BYOD will in some ways reverse the role of IT through the training of your workers to be more self-supporting instead of sending out distress calls to IT.

Reduces Security Risk. Carrying a company phone or tablet often means your employee is carrying the keys to the company, which could lead to unthinkable loss and consequences. The employee's device can better be used as a thin client "viewer" --keeping your business more secure.The idea is that pre-BYOD, the company issued laptops/devices (even phones) that had sensitive company info actually residing ON the device.

In a BYOD environment, you can't let that info go onto personal devices, so you move everything to a cloud-based setup.

That way, the employee's device is just a tool to access the (cloud-based) corporate info. If it gets lost or stolen, even if they get password or authentication compromised, you just remove the device's access.

The bottom line is introducing BYOD to your company should be more than an invitation to "Start your devices!" Security is a big issue, with safety measures your employees will need to learn.

A training session covering password safety, wiping business information from phones and other issues is needed. Access to apps is essential to prevent hacking and other nasty threats. Small businesses and entrepreneurs should consider a policy where no business data is stored on devices and avoid some of the headaches altogether.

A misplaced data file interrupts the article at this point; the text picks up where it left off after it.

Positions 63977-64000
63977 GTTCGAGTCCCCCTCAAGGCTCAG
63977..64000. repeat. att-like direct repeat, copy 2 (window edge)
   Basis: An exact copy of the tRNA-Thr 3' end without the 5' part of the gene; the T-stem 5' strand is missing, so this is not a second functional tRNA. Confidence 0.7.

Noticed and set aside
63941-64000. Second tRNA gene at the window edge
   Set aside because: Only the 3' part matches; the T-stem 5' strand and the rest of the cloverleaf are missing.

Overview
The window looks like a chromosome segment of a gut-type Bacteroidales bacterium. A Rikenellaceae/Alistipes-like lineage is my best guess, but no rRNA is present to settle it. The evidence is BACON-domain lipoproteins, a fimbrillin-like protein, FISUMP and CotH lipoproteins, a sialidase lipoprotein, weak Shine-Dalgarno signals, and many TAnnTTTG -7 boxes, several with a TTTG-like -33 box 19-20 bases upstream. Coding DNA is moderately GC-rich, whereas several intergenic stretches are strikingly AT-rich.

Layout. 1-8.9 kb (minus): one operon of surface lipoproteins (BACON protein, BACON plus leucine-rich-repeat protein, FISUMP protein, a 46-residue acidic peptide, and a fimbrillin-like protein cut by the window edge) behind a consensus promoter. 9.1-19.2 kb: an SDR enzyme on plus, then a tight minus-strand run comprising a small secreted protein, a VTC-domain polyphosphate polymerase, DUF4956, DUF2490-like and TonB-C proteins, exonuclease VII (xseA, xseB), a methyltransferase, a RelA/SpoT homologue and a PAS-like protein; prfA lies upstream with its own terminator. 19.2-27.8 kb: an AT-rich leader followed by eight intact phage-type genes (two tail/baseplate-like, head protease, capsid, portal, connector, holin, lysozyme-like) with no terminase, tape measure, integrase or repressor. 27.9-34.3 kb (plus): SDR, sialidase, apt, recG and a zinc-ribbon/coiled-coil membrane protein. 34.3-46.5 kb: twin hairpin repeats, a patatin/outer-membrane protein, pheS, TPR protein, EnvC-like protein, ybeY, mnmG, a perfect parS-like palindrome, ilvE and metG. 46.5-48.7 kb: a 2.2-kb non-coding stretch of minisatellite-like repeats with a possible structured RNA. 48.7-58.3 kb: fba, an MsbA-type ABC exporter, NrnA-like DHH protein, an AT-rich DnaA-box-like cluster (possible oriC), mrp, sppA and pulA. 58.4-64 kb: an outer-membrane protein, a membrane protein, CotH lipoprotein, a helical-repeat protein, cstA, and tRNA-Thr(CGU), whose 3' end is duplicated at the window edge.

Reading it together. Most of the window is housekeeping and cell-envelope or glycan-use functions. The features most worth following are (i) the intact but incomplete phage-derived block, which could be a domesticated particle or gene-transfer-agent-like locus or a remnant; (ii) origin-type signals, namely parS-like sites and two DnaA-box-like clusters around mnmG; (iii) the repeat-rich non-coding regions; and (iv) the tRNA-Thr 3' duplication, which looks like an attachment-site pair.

Work Anywhere. BYOD promotes use of the personal device, silently encouraging your workers to perform a few administrative tasks from home. The phone or tablet is not left at the office on weekends or nights or stowed away until Monday morning.

Business emails will pop up on the employee's phone along with personal messages and receive attention in off-hours, enhancing your company's position by providing extra information and support. Your employees won't have to go to the office to handle problems at night or on weekends, which will be appreciated.

More than half of those who responded to Cisco's survey see mobile devices as a way to improve their "work/life balance." That's an impressive number indicating a strong desire on the part of workers to take some charge over when and where they work.

Related: How to Improvise, Adapt and Overcome in Business Travel

Will Pinnell is the Director of Mobile Strategy for TripCase, the free iPhone and Android app that helps millions of travelers manage their trips to be prepared, connected, and brilliant.

Want to be an Entrepreneur Leadership Network contributor? Apply now to join.

Side Hustle

These Coworkers-Turned-Friends Started a Side Hustle on Amazon — Now It's a 'Full Hustle' Earning Over $20 Million a Year: 'Jump in With Both Feet'

Achal Patel and Russell Gong met at a large consulting firm and "bonded over a shared vision to create a mission-led company."

Business Ideas

63 Small Business Ideas to Start in 2024

We put together a list of the best, most profitable small business ideas for entrepreneurs to pursue in 2024.

Business News

These Are the 10 Most Profitable Cities for Airbnb Hosts, According to a New Report

Here's where Airbnb property owners and hosts are making the most money.

Side Hustle

How to Turn Your Hobby Into a Successful Business

A hobby, interest or charity project can turn into a money-making business if you know the right steps to take.

Starting a Business

This Couple Turned Their Startup Into a $150 Million Food Delivery Company. Here's What They Did Early On to Make It Happen.

Selling only online to your customers has many perks. But the founders of Little Spoon want you to know four things if you want to see accelerated growth.